Susan719813

Susan719813 Report 7 Jun 2008 17:18

A LAMPLIGHTER'S FUNERAL.

1824

An elderly matron, one Mrs. Bridget Foggarty — the lady of an operative architect (vulgo a bricklayer) was charged with having wantonly assaulted a patrol, whilst in the execution of his duty.

It seems that a deceased lamplighter was interred, the evening before, in St. Pancras' burying-ground, with much funeral pomp — there being more than two hundred of his brother illuminati present, each bearing a flaming torch in celebration of his obsequies. This, it was said, is the universal mode of lighting a lamplighter to "that bourne from whence no traveller returns," and, of course, the spectacle attracted crowds of people. Wherever crowds of people are collected, there the patrole very properly repair, to prevent disorder: and the officer in question was there for that meritorious purpose, when Mrs. Bridget Foggarty abruptly gave him a slap on the cheek with her own right hand — that hand being all begrimed with tar, in consequence of her having held one of the half- melted funeral torches, while the bearer of it took a little of Deady's consolatory* on his way back from the mournful ceremonies.

This was the assault complained of; but the officer said he did not wish to be hard with Mrs. Foggarty ; neither would he have taken her into custody, had not the surrounding multitude echoed the blow with such a shout of exultation, as gave the lady a very evident intention of repeating it.

Mrs. Bridget Foggarty, when asked by the magistrate what she had to say for herself, wept audibly, and assured his worship that she took the gentleman for a friend of her husband's, or she never should have taken such a liberty as that 'ere. She declared that it was not tar upon her hand, but soot — plain, ordinary soot," off' of a chimney-sweeper;" and, if his worship pleased, she would tell him all about it.

His worship did not object, and she proceeded to state that she had been to see her husband, then lying ill in the hospital ; that, on her return, she went to see the lamplighter's burying, and that the folks were all very merry, " and quite larkish in a manner ;" that, being curious to see what sort of a coffin it was, she skroudged herself through the mob till she reached the brink of the grave, and she had no sooner done so, than the mob pushed a chimney-sweeper into it, and pushed her atop of him ; and that was the way her hands were blacked.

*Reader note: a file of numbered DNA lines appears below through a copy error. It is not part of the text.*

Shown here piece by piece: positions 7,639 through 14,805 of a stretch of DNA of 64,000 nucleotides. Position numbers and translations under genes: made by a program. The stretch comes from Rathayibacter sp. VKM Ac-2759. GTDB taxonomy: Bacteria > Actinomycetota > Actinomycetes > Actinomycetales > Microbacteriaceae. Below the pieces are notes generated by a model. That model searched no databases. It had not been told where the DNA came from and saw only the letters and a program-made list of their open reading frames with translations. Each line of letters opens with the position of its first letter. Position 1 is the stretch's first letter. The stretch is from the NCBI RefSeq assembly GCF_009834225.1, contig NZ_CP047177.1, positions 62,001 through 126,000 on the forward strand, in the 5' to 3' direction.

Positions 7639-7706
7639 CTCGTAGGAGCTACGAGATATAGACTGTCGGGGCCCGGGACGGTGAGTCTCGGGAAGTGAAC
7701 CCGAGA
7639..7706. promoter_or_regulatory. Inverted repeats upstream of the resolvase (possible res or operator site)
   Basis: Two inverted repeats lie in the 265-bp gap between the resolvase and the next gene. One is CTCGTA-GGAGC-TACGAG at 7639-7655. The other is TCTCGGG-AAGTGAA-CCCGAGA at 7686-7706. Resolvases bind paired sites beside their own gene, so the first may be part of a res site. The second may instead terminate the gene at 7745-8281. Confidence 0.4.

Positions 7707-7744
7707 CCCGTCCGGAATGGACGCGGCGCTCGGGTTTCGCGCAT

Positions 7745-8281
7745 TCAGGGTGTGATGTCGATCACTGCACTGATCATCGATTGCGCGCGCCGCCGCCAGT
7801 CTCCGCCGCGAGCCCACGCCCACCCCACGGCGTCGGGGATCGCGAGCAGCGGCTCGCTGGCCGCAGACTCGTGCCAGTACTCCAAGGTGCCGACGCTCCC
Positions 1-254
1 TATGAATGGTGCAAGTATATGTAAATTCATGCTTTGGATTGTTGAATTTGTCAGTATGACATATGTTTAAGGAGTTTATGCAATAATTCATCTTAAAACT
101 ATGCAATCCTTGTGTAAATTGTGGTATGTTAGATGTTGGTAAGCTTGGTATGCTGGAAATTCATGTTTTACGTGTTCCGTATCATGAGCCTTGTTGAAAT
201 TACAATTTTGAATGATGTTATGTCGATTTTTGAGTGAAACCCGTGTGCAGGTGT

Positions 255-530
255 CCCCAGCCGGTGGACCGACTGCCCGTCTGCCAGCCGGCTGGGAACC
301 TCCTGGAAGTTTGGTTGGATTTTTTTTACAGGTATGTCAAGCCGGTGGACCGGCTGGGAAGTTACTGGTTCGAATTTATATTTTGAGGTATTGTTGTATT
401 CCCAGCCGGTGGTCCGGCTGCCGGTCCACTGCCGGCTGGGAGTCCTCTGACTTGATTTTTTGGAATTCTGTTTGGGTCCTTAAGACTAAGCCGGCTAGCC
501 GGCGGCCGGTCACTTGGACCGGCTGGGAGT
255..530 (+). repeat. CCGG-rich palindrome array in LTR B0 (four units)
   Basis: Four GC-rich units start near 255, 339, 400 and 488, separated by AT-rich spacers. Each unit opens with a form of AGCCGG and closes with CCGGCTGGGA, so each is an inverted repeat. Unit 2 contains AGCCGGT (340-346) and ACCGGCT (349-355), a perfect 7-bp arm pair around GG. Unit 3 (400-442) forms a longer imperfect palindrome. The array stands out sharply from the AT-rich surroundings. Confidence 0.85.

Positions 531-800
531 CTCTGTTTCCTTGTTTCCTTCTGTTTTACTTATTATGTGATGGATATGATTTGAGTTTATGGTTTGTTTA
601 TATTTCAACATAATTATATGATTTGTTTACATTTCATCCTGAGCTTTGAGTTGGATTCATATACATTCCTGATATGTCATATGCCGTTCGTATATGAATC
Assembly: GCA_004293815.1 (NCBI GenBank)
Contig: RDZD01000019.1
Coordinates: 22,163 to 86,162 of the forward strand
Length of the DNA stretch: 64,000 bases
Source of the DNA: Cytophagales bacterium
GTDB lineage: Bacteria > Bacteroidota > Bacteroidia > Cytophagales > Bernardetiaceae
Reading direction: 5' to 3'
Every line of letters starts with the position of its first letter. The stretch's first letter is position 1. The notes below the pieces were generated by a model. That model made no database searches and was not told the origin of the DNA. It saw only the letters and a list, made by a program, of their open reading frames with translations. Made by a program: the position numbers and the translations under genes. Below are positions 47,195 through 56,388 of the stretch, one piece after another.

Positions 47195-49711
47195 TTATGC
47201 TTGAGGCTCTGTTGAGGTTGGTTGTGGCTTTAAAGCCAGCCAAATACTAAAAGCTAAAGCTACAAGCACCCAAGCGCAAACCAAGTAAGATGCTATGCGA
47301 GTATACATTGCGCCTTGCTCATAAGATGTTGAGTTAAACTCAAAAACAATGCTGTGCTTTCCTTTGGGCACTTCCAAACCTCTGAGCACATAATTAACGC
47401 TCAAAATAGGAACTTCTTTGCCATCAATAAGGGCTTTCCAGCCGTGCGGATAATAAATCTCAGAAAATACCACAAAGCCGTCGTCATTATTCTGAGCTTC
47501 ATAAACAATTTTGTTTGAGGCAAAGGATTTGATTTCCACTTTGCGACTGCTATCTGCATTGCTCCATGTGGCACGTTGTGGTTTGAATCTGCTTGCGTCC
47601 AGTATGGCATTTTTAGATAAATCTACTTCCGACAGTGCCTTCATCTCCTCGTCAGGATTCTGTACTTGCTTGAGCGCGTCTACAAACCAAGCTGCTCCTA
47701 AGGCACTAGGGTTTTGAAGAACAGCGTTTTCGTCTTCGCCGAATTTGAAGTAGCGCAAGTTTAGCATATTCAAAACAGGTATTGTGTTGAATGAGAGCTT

The magistrate told her he thought her visit to her sick husband should have disposed her more seriously, than to be mingling in such a disgraceful scene ; and desired her to go home, and conduct herself more decently in future. Mrs. Foggarty was very thankful for the lenity shown to her, and departed courtesying and drying her eyes.

* Gin. — Deady is, or was, a celebrated distiller of that lively liquid.

Susan719813

Susan719813 Report 12 Jun 2008 04:28

June 22 1830

The Annual Register

PATERNAL CRUELTY. —

An inquisition was held at Sykehouse, upon the body of Benjamin Bailey, a youth about fifteen years of age, who had gone with two other lads to bathe in the river Went, and. getting out of his depth, was drowned. Information being immediately sent to the boy's father, he replied, that he should not go to look for him — he might remain in the river.

Two uncles of the deceased, however, set on" immediately to look for the lad, and after an hour had expired, they found the body, which was removed in a cart to Sykehouse.

On arriving at the door of the father, the monster exclaimed, "I shall not take him in — it will be some expense to me to bury him, and I am only sorry he had not gone twenty miles down the river, and been no more heard of."

Disgusted with their relative, the uncles took the body of the deceased to one of their own homes, and caused it to he decently interred.